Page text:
ChangeMedEd Initiative

Competency-based medical education


Medical education at all levels—undergraduate, graduate and continuing—is shifting away from using time spent in classrooms and clinical experiences as a proxy for learning toward establishing that the necessary knowledge and skills for patient care have indeed been acquired. Competency-based medical education (CBME) focuses on learning outcomes: programmatic assessment informs learning experiences and appropriate progression.

The application of individualized, competency-based pathways creates physicians who continually assess and update their abilities and address any deficiencies throughout their careers (master adaptive learners). CBME drives increased attention to the quality of the assessment system, presenting an opportunity to elevate issues of equity and inclusion and address historical confounders to assessment results.

Medical schools are incorporating programmatic assessment throughout the curriculum of competency milestones and entrustable professional activities (EPAs) to track developmental trajectories and determine the best path for each student to advance. Developmental dashboards and coaching, as well as an organizational culture of growth, are critical to successful implementation of CBME. Collaboration between UME and GME programs will improve the definition and reporting of competencies necessary to support the transition to residency.

The Reimagining Residency grant program is supporting projects that address competency-based medical education assessment across emergency medicine residency programs as well as competency-based time-variable medical education through a sheltered independence model.

In 2023, the American Medical Association placed a new level of strategic focus on four high-priority areas in medical education:

As part of the initial stages of work in these areas, two AMA ChangeMedEd® Innovation Groundwork Teams will be selected in 2023. These teams will develop tools and strategies and pilot innovations at their sites in the areas of health systems science assessment in clinical environments to support the development of CBME and coaching for competency development to support better transitions across the continuum.

Because the competency of any individual is expressed within the context of a complex health system involving others, skills in health systems science are critical to developing and assessing competency. The health systems science in clinical environments Innovation Groundwork Team will advance CBME by defining the contribution of systems thinking and other health systems science skills in competency development and readiness for transitions.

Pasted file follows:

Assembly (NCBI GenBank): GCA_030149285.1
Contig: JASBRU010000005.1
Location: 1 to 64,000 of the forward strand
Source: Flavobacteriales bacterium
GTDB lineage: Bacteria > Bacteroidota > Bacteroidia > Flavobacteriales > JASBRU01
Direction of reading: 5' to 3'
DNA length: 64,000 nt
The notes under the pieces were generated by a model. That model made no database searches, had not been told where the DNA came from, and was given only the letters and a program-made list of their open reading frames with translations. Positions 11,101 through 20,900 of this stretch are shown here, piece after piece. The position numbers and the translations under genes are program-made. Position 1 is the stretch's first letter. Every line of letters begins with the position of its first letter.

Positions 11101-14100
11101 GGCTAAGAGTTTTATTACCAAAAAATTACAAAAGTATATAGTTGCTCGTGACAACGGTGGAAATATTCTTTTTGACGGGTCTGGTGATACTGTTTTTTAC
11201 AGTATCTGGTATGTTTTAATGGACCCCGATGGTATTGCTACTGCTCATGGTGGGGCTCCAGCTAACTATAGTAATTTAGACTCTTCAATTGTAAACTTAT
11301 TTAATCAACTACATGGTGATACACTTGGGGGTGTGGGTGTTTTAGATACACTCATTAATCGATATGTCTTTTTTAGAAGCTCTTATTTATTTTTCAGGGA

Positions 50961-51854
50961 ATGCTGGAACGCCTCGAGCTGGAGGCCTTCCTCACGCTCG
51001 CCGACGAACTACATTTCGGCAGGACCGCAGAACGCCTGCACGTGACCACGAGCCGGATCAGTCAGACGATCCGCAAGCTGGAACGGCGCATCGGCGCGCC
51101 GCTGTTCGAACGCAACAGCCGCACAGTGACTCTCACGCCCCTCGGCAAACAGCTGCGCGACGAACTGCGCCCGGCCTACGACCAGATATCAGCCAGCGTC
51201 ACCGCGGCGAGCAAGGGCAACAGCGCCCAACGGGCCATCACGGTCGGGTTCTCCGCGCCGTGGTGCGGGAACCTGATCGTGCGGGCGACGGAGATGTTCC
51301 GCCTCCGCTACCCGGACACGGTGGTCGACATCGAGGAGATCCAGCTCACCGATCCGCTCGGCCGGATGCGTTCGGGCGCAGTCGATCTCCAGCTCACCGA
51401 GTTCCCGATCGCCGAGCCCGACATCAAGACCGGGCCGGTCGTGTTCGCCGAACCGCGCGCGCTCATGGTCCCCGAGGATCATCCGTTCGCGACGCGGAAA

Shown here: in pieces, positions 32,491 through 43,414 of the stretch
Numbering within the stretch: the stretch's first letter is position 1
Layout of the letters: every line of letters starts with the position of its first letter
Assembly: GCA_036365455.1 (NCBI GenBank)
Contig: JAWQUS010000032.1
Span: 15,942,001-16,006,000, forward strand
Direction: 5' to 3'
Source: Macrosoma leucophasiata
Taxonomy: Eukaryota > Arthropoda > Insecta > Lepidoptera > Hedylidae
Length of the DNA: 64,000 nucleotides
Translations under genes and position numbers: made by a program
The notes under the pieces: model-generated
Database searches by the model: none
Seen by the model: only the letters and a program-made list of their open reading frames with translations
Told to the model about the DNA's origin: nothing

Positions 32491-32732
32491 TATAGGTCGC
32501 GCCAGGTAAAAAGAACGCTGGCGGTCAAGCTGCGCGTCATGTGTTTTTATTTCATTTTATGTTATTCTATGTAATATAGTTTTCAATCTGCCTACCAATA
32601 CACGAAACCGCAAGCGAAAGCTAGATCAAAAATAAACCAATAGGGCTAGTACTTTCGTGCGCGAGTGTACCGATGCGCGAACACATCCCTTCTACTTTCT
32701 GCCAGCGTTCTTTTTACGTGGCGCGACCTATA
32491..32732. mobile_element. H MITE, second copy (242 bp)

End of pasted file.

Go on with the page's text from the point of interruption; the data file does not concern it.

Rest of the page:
Each Innovation Groundwork Team will consist of eight U.S. medical schools along with select AMA Reimagining Residency initiative projects and subject matter experts. These partners will collectively develop innovations in their subject areas and pilot them at their local institutions over the next two years.

In this manuscript, the authors perform a root-cause analysis to determine the underlying reasons for continued norm-referencing in medical education, which is impeding the movement toward competency-based medical education (CBME). The root-cause analysis consisted of two processes: (1) identification of potential causes and effects organized into a fishbone diagram and (2) identification of the five whys.

Faculty development CME

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The authors argue that, although assessment in UME should be designed to foster readiness for residency, the implicit goal of stratification for residency selection drives undesired behavior that can detract from competency development. Because stratification traditionally involves normative comparison, the appearance of competency becomes valued over transparency in growth. To advance CBME, the authors recommend moving away from global normative rankings to instead inform selection with more nuanced reporting of competency, thereby promoting the continuity of development within programs and across transitions.